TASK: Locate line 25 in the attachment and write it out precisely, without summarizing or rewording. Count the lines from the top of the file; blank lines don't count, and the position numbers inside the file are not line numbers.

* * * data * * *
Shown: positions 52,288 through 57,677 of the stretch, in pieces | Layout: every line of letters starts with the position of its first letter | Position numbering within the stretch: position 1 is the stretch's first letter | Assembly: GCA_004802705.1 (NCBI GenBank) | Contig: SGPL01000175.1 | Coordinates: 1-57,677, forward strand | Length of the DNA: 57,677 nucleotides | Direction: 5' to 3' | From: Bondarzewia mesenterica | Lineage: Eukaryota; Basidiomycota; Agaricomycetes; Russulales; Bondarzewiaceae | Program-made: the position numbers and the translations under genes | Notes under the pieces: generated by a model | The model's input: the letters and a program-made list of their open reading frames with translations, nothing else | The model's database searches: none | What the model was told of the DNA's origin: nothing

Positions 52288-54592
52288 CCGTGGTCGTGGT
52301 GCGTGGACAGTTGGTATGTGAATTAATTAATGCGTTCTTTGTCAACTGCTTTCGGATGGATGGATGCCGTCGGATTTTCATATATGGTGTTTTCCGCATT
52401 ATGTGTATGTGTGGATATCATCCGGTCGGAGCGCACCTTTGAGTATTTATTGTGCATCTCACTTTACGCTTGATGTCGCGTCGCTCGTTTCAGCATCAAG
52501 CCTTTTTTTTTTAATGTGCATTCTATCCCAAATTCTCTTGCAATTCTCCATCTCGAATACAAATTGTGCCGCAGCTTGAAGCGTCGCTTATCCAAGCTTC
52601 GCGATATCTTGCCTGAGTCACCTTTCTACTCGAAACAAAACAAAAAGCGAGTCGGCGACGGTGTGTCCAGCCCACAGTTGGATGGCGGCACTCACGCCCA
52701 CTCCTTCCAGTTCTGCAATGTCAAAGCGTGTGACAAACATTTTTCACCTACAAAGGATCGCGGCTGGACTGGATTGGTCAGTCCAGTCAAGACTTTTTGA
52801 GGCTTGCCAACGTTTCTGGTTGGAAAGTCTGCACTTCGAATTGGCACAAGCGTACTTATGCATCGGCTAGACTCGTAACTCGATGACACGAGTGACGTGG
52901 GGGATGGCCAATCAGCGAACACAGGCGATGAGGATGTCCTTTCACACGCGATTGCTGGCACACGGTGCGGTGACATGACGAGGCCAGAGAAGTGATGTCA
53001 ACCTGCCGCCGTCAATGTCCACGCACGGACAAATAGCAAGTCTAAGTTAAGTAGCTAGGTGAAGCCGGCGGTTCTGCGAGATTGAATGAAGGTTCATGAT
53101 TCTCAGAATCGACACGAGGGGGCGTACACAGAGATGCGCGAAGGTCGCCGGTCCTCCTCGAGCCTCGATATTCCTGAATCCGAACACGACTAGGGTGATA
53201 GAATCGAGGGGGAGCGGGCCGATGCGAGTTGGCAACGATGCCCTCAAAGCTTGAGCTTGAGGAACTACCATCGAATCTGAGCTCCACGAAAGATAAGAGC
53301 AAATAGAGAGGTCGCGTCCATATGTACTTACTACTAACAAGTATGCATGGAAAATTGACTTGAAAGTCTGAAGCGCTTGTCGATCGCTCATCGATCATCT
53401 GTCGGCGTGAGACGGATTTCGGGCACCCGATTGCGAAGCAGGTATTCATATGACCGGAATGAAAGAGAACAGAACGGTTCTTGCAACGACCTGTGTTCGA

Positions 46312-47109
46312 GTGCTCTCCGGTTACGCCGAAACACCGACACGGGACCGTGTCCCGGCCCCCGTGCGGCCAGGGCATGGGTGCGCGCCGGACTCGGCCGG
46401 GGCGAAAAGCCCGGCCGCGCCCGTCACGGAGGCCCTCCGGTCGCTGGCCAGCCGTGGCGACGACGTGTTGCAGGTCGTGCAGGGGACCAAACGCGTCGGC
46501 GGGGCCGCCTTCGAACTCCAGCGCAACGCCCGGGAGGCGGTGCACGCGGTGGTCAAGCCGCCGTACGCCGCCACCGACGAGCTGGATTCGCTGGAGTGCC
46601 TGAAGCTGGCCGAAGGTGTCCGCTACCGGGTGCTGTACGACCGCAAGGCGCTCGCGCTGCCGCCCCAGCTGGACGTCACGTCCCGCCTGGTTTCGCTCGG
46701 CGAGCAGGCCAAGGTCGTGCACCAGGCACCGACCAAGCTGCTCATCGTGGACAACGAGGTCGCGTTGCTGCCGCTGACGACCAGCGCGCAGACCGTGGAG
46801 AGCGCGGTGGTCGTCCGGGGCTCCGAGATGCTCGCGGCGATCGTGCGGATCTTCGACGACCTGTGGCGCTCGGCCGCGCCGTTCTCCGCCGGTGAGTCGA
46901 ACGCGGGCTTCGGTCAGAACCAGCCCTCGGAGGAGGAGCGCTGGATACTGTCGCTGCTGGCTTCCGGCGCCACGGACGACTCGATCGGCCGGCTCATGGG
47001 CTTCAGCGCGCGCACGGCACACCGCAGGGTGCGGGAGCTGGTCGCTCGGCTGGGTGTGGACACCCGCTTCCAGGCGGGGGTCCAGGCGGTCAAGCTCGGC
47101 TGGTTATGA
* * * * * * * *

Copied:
47101 TGGTTATGA